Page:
Delos gives us three musical gifts at year’s end

In Soli Deo Gloria, a lovely two-disc set released by Delos perhaps never better than in time for the holiday season, thirty-five selections that include various sonatas and several of the nearly four-dozen chorale preludes (BWV 599-644) contained in the Orgelbüchlein (Little Organ Book) conceived by J.S. Bach during his tenure as organist and music director at Leipzig’s Thomas Kirche are brought to vibrant life by trumpeter Andrew Balio and organist Bruce Bengtson.

The genius of the composer shines through in these modest, small-scale gems felicitously transcribed by Andrew Balio for the trumpet. The title of the two-CD set comes from Bach’s own words which he wrote at the end of each of his compositions: Soli Deo GloriaOnly for the Glory of God.

The music of Bach as played by Balio and Bengtson transcends earthly bounds and touches and stimulates the brain and the heart of the listener with the composer’s mastery of counterpoint and the soulfulness of his art.


In another timely release by Delos, the chamber choir Conspirare is alternately joined by the Los Angeles Guitar Quartet, the Texas Guitar Guartet, and the Austin Guitar Quartet in The Singing Guitar.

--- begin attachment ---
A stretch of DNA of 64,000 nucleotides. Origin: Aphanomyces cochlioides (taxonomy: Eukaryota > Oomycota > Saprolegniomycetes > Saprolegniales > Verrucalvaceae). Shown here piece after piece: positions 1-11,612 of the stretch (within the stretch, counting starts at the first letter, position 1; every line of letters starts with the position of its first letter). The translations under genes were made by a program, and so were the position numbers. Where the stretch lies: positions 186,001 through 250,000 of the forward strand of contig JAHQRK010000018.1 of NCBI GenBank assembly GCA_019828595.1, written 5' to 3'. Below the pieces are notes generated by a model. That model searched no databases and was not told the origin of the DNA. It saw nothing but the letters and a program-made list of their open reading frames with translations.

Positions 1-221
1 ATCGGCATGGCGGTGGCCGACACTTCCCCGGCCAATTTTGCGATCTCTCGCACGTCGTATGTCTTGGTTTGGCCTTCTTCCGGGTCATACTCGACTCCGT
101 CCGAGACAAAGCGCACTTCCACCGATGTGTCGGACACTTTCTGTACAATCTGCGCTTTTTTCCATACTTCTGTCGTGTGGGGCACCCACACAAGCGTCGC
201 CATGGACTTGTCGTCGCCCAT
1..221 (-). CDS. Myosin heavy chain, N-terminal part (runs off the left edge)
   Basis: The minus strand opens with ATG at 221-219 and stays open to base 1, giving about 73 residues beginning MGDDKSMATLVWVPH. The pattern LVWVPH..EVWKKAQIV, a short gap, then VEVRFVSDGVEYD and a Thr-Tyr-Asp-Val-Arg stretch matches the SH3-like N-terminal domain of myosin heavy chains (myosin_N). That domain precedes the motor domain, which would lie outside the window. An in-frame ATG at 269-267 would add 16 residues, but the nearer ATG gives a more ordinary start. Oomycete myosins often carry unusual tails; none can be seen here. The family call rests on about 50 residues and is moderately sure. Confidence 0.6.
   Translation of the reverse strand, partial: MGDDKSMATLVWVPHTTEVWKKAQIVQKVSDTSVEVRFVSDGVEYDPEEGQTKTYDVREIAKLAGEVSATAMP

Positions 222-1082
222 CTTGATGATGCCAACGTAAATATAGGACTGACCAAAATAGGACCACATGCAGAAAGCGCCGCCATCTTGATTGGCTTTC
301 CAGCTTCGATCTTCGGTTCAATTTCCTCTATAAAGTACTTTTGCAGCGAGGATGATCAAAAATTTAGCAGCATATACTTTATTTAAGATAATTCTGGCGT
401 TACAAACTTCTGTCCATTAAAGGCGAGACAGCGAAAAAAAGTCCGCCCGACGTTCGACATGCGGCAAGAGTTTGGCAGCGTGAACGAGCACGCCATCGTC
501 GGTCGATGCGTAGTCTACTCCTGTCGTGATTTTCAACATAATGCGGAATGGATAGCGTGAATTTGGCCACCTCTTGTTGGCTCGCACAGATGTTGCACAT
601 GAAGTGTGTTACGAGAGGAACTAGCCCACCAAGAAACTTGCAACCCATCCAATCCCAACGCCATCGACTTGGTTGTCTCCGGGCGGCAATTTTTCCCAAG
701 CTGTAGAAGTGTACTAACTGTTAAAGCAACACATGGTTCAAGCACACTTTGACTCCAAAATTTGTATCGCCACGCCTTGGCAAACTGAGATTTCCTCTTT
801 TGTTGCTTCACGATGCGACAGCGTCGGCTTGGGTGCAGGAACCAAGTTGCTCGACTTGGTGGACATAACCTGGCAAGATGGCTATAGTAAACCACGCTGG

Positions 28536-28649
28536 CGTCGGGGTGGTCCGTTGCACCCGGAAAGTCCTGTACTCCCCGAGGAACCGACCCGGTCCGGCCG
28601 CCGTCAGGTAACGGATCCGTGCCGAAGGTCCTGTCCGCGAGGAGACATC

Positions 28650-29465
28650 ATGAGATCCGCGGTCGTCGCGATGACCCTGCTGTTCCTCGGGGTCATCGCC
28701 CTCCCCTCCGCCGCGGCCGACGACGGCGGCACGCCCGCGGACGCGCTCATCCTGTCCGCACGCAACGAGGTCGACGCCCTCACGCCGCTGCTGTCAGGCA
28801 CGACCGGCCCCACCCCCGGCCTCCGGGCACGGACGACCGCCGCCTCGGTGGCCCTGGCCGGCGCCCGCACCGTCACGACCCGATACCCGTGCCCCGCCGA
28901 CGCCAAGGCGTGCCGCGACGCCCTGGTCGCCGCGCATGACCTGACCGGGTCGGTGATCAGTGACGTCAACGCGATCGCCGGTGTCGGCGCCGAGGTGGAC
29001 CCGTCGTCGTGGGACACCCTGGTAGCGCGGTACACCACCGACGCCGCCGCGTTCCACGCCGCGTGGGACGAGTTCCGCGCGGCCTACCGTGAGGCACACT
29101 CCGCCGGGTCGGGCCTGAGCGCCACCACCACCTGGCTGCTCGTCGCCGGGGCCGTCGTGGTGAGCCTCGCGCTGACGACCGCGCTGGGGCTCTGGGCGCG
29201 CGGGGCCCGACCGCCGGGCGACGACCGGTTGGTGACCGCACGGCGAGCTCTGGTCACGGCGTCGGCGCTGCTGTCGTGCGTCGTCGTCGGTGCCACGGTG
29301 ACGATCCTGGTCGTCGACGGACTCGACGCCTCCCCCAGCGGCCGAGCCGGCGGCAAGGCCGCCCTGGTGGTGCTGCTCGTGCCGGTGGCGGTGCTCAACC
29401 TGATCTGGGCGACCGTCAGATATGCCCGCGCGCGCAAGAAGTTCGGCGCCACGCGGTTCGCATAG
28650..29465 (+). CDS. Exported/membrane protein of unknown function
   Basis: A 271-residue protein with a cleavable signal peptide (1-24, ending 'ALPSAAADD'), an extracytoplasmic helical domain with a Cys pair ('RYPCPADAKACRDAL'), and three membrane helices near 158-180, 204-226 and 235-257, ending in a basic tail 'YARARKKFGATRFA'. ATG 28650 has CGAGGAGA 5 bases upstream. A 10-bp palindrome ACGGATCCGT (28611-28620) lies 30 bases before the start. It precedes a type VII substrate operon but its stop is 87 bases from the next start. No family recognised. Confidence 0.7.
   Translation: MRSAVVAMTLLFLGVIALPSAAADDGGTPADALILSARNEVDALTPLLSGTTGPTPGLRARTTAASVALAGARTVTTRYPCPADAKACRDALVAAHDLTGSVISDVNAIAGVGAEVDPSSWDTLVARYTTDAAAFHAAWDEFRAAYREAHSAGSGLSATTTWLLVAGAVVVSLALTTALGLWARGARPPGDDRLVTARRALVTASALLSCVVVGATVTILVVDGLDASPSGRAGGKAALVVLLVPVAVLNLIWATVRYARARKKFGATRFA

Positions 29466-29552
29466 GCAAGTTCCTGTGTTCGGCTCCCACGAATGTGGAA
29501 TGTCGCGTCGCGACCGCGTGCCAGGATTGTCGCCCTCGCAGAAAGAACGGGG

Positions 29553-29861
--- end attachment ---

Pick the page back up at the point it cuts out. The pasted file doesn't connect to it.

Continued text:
The album features several compositions: Nico Muhly’s How Little You Are – a compelling work that tells of the struggles of American pioneer women, Kile Smith’s The Dawn’ Early Light – a reflection on the meaning of our National Anthem by Sarah Winnemuca Hopkins, a 19th century native American Paiute activist, Reena Esmail’s hauntingly beautiful When the Guitar, and Craig Hella Johnson’s The Song That I Came To Sing.

The ensemble work by the unusually combined forces of each of the three guitar quartets and the chamber choir Conspirare yields excellent results in this most charming collection of works by American composers.


Marcellus in the opening scene of Shakespeare’s Hamlet speaks these words: Some say that ever ‘gainst that season comes/ Wherein our Saviour’s birth is celebrated/The bird of dawning singeth all night long/And then, they say, no spirit dares stir abroad/The nights are wholesome; then no planets strike/No fairy takes nor witch hath power to charm/So hallow’d and so gracious is the time.

And in So hallow’d the time a release of music by Brian Galante and Stephen Paulus, the Taylor Festival Chorus impeccably sings works by these two American composers that honor the Christmas Season as eloquently as the Bard’s words do. The music of Galante’s five-movement So hallow’d the time and that of the shorter How far is it to Bethlehem? is both melodic, straightforwardly tonal, and honest as it touchingly depicts the wonderment of the birth of Christ.

In Stephen Paulus’ Christmas Dances and in his Pilgrim’s Hymn the mood is celebratory and joyous, with a sound evocative of pastoral, folk melodies.

The titles of Galante’s sections in his So Hallow’d the Time are: Wisdom, Peace, Love, Light and Love. This listener cannot think of sentiments more needed in the troubled time in which we now live.

Rafael de Acha